How To Make Fake Ghost Pictures

There are plenty of websites out there showing ghost photos. A particular favourite of mine is GhostStudy.com, which has a great range of images, some of which might actually have caught a ghost on camera. However, in researching this post, I found some truly terrible images that were so obviously fake, the maker’s lack of imagination was disappointing. So to prove how easy it is to fake ghost photos, I thought I’d done up some of my own. I’m quite handy with PhotoShop, but the techniques I used here required little or no skill with an image programme to make.

First, I’m going to start with my base image, a graveyard.

clean.jpg

I got this picture just by doing a Google Image Search for “graveyards”. Next up, I’m going to show you where on the photo I’m planning to put my “ghosts”:

before.jpg

So, here’s my first ghost:

after1.jpg

Spooky, huh? A white cloud of ghost-like smoke with a darker centre – it must be a ghost! Actually, not. This is simply a couple of paint strokes in white, then two grey dots in the middle. I then Motion Blurred it all and voila, a “ghost”. Some images you’ll find claiming to be ghost shots are even worse than this. This took me a good… ooh… minute and a half?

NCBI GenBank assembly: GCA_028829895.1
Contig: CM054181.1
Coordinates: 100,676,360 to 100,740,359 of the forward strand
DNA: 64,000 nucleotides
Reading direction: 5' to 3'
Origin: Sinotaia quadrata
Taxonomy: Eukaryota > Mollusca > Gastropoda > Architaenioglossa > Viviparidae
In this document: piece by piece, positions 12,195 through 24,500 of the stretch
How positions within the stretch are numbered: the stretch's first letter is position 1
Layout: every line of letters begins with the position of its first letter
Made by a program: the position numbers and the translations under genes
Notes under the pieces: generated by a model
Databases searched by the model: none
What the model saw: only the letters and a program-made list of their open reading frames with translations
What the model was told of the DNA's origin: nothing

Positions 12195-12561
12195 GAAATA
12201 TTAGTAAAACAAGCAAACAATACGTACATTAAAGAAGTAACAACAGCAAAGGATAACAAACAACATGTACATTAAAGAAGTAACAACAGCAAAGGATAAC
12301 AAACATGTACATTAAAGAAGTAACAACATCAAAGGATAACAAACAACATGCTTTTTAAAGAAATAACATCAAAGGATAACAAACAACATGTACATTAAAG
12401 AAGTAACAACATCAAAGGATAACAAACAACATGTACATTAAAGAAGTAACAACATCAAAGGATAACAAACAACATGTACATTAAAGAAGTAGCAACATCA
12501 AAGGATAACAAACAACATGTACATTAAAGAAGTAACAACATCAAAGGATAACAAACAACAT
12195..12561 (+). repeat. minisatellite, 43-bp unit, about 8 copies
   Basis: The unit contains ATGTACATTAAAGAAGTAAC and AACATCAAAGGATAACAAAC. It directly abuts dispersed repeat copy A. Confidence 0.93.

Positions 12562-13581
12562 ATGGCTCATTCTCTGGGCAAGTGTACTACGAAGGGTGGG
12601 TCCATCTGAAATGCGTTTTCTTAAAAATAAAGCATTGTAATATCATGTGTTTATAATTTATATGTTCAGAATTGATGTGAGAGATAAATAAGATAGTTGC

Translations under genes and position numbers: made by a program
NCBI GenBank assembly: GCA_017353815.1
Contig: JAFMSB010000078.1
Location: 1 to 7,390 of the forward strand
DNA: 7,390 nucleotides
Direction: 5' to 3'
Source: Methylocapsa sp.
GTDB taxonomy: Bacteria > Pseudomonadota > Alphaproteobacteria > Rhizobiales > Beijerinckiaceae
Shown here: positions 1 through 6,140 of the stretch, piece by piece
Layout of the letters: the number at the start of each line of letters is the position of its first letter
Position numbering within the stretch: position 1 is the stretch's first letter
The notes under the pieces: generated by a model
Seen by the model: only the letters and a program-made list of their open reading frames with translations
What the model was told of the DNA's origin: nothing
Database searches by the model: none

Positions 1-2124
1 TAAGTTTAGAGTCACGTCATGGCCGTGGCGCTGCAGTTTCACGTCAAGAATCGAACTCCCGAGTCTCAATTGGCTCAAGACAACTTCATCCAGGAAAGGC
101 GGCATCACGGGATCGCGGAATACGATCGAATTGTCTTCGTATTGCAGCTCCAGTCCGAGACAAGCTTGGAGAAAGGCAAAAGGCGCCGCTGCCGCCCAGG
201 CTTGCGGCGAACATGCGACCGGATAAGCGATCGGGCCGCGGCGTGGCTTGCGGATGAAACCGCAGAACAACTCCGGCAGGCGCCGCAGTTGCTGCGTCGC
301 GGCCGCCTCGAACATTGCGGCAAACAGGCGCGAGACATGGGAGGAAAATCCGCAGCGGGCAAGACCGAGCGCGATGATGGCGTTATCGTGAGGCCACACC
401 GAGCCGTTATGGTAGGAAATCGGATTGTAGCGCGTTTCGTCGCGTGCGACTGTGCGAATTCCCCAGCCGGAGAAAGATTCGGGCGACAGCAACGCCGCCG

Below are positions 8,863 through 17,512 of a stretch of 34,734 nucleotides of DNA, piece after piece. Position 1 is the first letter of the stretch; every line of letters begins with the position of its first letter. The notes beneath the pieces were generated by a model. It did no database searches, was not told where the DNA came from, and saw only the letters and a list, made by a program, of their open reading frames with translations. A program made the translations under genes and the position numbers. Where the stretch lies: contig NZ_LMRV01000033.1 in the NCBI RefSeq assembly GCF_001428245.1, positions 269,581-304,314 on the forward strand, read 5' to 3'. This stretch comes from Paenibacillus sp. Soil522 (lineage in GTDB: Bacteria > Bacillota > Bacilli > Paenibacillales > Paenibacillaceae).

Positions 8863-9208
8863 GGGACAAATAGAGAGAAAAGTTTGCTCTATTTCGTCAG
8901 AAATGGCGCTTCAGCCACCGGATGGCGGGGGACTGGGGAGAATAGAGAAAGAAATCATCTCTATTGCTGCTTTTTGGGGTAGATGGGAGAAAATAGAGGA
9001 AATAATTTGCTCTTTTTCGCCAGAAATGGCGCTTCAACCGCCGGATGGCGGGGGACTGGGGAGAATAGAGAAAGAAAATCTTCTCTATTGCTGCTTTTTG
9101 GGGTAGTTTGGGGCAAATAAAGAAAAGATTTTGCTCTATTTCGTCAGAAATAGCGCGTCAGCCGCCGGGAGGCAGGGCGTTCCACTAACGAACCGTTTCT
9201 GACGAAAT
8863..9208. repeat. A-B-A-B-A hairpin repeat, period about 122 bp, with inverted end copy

Right, on to my next “ghost”:

after2.jpg

Now how can this be explained? Oh, that’s right, incredibly easily. PhotoShop has a handy little tool called Lens Flare. So to create this, I clicked on it, clicked okay, and there my ghostly spectre was.

So that’s how easy it is to create standard blurry effects that are often claimed to be ghosts. But what about photos that show an actual, recognisable human figure? Well, they’re just as easy to debunk.

Here’s my starting image:

booksbefore.jpg

I decided to use this figure for my fake, as it’s one that tends to do the rounds a lot. So here she is, my female ghost haunting a library:

booksafter.jpg

Scary? Not so much. All I did was paste the image of the girl onto the picture of the library. I applied a soft, radial blur to her of just 2% to create an eerie feeling. I cut out all of the original photo around her, then lowered her opacity to around 80%. It took two minutes!

So how do you know if a photo you see on the web is real or not? Basically, you don’t. Unless you took the photo yourself, developed it yourself and loaded it yourself, you’ll never really be 100% sure – but that doesn’t stop it being fun looking at ghost photos!

About these ads

3 Responses to “How To Make Fake Ghost Pictures”

  1. brilliant njust brilliant bought a tear to my eye

  2. that is some scary ass shit

  3. wow that is really scary ghost picture

Leave a Reply

Fill in your details below or click an icon to log in:

WordPress.com Logo

You are commenting using your WordPress.com account. Log Out / Change )

Twitter picture

You are commenting using your Twitter account. Log Out / Change )

Facebook photo

You are commenting using your Facebook account. Log Out / Change )

Google+ photo

You are commenting using your Google+ account. Log Out / Change )

Connecting to %s

Follow

Get every new post delivered to your Inbox.

%d bloggers like this: